gret that he did so? If he lias his deep-:
ly benefited country has not. The peo-1
pie icturn thanks to Gad for a bounte
ous crop. W ithout it, what would those :
who buy bread have done in all this ter
rible Winter ?
Last Spring a general effort was made
to increase the product of the land.—
Heaven smiled upon it, and the people
wore made glad. There was cause then
—there is cause now—that the people
should plant corn—more than was plant
ed last year, for nowhere arc the g- ana
rics full ; nowhero is there a surplus laid
up against an unfruitful year, and with
out such a surplus no country can be in
j dependent, bo people prosperous and hap
py. l,cl tnem plant corn.
We have had a Winter of severity such
as those who arc most able to work have
i never known before, and may never know
.again, liut that is not certain ; the next
| may be one of still greater severity, and
! if so, what a demand there will be for
! grain—the poor will cry for bread. Let
the farmers plant corn.
| O wing to the fact that the ground has
been covered with snow for many weeks,
and that snow is an absorbent of fertiliz
ing elements for the earth, we have rea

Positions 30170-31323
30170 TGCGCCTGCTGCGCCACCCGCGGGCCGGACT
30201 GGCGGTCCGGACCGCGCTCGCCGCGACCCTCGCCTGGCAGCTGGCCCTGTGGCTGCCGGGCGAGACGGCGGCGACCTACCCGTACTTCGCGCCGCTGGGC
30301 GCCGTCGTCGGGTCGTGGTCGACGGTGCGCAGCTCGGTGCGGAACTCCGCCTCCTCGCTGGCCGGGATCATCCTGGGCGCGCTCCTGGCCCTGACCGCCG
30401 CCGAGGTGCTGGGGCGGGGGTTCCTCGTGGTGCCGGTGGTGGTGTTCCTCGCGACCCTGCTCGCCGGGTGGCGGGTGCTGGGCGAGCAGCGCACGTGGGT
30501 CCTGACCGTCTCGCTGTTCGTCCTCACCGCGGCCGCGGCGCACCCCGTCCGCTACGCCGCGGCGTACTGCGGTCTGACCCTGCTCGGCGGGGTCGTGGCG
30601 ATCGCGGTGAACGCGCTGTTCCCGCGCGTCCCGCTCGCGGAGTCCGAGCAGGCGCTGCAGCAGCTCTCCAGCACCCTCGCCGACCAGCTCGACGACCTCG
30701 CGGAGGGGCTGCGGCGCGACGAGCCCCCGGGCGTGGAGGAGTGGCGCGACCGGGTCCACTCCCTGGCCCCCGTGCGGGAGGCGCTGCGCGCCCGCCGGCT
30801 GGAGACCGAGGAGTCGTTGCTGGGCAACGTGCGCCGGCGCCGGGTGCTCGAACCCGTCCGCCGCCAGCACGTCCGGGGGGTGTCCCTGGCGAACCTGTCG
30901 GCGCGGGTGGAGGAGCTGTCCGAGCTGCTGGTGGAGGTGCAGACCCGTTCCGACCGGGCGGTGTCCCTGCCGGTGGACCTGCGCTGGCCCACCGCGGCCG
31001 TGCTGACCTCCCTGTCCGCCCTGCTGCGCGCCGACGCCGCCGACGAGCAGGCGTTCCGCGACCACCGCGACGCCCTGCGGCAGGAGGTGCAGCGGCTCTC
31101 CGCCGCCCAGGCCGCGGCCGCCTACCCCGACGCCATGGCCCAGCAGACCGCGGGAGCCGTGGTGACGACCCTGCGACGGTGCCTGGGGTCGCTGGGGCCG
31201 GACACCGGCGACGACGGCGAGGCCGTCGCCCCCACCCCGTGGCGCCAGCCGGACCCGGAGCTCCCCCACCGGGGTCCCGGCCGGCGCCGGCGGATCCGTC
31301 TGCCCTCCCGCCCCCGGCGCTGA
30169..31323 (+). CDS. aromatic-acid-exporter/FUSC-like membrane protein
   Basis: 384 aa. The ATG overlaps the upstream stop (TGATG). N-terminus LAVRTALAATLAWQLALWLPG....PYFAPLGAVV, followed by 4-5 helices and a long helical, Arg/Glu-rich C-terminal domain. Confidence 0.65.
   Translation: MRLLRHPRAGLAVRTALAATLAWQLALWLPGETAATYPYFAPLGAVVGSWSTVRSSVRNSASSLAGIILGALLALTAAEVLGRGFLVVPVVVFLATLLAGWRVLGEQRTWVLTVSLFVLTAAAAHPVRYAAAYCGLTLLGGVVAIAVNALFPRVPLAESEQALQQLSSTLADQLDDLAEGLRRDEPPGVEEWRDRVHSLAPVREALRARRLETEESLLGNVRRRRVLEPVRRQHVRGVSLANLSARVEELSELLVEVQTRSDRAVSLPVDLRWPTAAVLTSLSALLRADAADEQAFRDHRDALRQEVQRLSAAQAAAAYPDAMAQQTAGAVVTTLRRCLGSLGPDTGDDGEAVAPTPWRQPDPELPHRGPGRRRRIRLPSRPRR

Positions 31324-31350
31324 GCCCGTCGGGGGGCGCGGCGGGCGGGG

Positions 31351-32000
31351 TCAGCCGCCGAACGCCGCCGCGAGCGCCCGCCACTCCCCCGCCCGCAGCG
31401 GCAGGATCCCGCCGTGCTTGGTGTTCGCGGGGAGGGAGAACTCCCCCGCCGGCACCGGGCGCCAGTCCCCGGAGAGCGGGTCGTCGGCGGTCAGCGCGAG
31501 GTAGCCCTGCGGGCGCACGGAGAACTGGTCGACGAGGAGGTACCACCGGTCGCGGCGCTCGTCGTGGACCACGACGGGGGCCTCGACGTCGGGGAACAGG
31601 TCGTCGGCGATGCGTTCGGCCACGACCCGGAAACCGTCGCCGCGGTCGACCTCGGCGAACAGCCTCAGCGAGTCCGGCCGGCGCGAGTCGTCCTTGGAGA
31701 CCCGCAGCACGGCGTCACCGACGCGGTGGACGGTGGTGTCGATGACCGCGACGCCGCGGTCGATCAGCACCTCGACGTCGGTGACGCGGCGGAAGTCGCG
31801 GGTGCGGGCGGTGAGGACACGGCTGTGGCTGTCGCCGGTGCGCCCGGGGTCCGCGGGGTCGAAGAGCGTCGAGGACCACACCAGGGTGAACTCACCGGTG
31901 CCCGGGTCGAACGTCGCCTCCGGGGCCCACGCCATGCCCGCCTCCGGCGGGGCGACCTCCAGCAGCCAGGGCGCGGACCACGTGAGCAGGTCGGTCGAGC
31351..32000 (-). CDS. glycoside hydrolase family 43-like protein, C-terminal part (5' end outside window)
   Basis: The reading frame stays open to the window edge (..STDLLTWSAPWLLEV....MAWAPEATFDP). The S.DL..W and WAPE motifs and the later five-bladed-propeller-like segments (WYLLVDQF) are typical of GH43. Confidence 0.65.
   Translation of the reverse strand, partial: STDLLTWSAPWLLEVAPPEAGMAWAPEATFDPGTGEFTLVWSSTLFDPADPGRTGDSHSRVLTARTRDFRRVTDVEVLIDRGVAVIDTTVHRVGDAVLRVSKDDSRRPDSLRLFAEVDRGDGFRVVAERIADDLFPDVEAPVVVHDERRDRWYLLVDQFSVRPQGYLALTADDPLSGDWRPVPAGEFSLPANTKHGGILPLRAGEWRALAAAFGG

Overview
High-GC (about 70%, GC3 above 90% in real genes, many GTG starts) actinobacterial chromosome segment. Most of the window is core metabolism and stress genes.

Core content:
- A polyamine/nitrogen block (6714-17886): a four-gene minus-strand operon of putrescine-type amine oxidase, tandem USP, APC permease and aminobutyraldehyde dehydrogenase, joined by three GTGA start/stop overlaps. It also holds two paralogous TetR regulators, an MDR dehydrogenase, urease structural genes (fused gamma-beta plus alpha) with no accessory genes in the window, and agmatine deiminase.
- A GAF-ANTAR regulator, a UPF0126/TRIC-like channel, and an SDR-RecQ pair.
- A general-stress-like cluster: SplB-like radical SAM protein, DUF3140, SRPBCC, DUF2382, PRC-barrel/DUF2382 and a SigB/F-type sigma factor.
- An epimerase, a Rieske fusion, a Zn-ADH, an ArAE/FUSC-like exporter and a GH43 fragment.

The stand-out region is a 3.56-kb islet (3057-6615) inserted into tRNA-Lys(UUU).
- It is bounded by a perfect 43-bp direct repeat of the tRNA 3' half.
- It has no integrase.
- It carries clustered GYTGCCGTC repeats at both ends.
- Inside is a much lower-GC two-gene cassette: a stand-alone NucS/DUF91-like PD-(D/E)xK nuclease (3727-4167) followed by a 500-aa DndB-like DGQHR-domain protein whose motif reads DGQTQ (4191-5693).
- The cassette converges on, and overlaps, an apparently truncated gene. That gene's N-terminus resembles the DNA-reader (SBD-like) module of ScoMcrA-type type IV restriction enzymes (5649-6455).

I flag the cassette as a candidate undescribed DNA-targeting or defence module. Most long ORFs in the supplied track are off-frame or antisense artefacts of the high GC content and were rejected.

son to believe that this will be a great
grain-producing season. Let the people
plant corn.
*- Not a day is to bs lost. We know tha-,
the ground is still frozen—that the snows
of January still lingor on the surface;
but, we repeat, not a day is to be losl
from your preparation, if you intend,
more than last year, to plant corn.
■" ■ ■■ ■ ..-1
Let it not be argued that the price of
corn is falling—it is still largely remu
nerative, while all its products are equal
ly so. Look at the prices that farmers
have realized for beef and pork, and
though tte latter has fallen, it is still
above the point of profit to the maker.
There is no prospect that beef will fall be
low ten cents a pound on the hoof for all
tl.at is corn fed during the year. At
that rata it will pay to plant corn.
There is pressing need now for asgreat
crop, as great, or greater than that of last
tear; and we may have il, if those who
read this article will bear in iniud the bur
den ot its song, and urge upon all with
whom they have any influence, to plant
corn—plant more than you intended—
more than you did last year, if only by
one grain, one hill’ one'rod one rood,
one acre, one field—still let your motto
be that which begins and ends this appeal
— Plant Corn ! [Tribune.
The Hudson’ Bay Company.—We
find in the National Intelligencer the fol
lowing account of this remarkable corpo
ration : —
“In the year 1C70 Charles II. granted